I try to calculate the variance of the number of triangles in the uniform model $G_{n, m}$ where $m = \lfloor tN \rfloor$ for $t \in (0,1)$ fixed. I think the variation is $O(n^3)$, but I can not show that. Any help is welcome.


If $X$ is the number of triangles in $G_{n,m}$, then $X^2$ is the number of ordered pairs of triangles. We can compute $\mathbb E[X^2]$ by writing $X^2$ as a sum of indicator variables: one indicator variable for each ordered pair of triangles in the complete graph $K_n$, which equals $1$ if that ordered pair is present in $G_{n,m}$ and $0$ otherwise.

You probably already know how to compute $\mathbb E[X]$, but if not, the approach is similar. From here, we can compute the variance as $\mathbb E[X^2] - \mathbb E[X]^2$, and this is the easiest way to find the variance.

When finding the expected value of each indicator variable, keep in mind that there are several types of ordered pairs of triangles:

  • There are $\binom n3$ ordered pairs which are just the same triangle written twice. Three edges have to be present for such an ordered pair to appear in $G_{n,m}$, so the probability for each one is $\binom{N-3}{m-3}/\binom{N}{m}$.
  • There are $3\binom n3 (n-3)$ ordered pairs in which the two triangles share an edge. Five edges have to be present for such an ordered pair to appear in $G_{n,m}$, so the probability for each one is $\binom{N-5}{m-5}/\binom{N}{m}$.
  • The remaining $\binom n3^2 - \binom n3 - 3\binom n3 (n-3)$ ordered pairs have no shared edges. Six edges have to be present for such an ordered pair to appear in $G_{n,m}$, so the probability for each one is $\binom{N-6}{m-6}/\binom{N}{m}$.

(I'm taking $N = \binom m2$ here, which I assume is also how you're using it in the question.)

From here, you can find an expression for the variance, and the remaining work (which I won't spare you) is determining its asymptotic behavior.

To be honest, this is much easier when working in the $G_{n,p}$ model, but I assume you have some reason not to do that.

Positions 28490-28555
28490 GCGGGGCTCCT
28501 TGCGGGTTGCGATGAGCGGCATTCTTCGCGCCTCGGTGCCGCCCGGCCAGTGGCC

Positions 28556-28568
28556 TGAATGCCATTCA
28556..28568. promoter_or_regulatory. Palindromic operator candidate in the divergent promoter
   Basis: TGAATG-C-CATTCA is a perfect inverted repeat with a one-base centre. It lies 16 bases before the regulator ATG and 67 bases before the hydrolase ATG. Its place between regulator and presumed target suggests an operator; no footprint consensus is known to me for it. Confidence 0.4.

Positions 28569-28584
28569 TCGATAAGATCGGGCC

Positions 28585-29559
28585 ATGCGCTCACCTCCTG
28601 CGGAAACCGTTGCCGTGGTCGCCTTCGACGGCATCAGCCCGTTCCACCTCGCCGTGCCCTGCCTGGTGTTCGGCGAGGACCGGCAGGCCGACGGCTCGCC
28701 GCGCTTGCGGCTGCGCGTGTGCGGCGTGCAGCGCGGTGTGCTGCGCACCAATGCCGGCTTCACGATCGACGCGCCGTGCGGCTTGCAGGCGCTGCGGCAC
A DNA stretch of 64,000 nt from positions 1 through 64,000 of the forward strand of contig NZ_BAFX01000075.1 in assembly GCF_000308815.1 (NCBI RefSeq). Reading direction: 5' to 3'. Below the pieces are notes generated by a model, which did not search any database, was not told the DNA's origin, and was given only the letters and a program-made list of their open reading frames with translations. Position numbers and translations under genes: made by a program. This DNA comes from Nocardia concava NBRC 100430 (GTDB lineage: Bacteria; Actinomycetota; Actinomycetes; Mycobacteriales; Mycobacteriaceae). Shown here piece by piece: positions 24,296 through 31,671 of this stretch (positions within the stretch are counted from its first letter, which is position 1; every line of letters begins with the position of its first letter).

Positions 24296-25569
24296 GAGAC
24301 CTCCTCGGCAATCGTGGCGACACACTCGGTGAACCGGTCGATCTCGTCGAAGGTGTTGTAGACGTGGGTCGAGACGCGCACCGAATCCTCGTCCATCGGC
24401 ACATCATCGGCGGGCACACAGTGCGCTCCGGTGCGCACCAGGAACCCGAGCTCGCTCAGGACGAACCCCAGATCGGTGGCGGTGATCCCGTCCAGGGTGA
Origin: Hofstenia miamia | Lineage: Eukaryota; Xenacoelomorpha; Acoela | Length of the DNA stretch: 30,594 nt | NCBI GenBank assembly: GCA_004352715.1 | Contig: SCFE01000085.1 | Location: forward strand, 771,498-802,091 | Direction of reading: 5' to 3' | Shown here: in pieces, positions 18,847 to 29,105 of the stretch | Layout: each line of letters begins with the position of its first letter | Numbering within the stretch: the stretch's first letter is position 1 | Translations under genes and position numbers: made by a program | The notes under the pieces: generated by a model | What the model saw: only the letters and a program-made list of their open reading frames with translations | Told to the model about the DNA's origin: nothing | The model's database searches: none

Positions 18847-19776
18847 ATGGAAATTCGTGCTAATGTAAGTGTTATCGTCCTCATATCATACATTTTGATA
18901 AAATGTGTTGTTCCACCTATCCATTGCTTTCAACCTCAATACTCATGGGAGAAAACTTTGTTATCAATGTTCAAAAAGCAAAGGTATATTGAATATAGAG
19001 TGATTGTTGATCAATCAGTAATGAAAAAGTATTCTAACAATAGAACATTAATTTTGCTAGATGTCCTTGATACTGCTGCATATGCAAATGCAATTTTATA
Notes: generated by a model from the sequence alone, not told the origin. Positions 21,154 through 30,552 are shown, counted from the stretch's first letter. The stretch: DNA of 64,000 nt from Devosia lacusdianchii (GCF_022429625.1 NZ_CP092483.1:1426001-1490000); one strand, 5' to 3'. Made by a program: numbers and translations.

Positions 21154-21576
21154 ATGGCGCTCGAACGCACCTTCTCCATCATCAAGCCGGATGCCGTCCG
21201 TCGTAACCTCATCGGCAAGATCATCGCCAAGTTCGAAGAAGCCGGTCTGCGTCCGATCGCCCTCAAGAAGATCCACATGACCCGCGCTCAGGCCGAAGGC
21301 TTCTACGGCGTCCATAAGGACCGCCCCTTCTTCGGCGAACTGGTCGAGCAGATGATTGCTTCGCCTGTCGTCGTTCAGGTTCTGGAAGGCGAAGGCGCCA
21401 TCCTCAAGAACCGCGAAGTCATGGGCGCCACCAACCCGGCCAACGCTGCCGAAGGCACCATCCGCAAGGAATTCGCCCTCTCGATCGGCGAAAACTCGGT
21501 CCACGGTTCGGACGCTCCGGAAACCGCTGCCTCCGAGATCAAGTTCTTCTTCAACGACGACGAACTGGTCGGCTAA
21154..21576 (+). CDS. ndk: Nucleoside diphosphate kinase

• $\begingroup$ Thank you very much for your reply. I consider that my problem is precisely that I am used to working with the binomial model $G_{n,p}$. In this case, the variance is $O(n^4)$, because the second type of ordered pairs of triangles "dominates" the others. Why in the uniform model $G_{n,m}$ the first type of ordered pairs dominates the others? This is my doubt ... $\endgroup$ – JDAM Nov 3 '18 at 23:24
  • $\begingroup$ I get a similar result. (By the way, I have fixed a mistake in the probabilities I gave in my answer, but I don't know if you were going off of that or not to begin with.) In principle, this can happen when the main source of variance in the number of triangles is the variance in the number of edges of $G_{n,p}$, which goes away when we consider $G_{n,m}$. $\endgroup$ – Misha Lavrov Nov 3 '18 at 23:38
  • $\begingroup$ We do expect the variance in the number of edges to give a $\Theta(n^4)$ term no matter what. Roughly speaking, the number of edges deviates from $\binom n2 p$ by $O(n)$, which corresponds to a change in $p$ by $O(\frac1n)$. The difference between $\binom n3 p^3$ and $\binom n3 (p+\frac1n)^3$ is $\Theta(n^2)$, and then we square that to get a very sloppy estimate from the variance that arises in this way. $\endgroup$ – Misha Lavrov Nov 3 '18 at 23:43
  • $\begingroup$ Thanks for the great explanation. I have learned more about the difference between these two models. $\endgroup$ – JDAM Nov 5 '18 at 21:50

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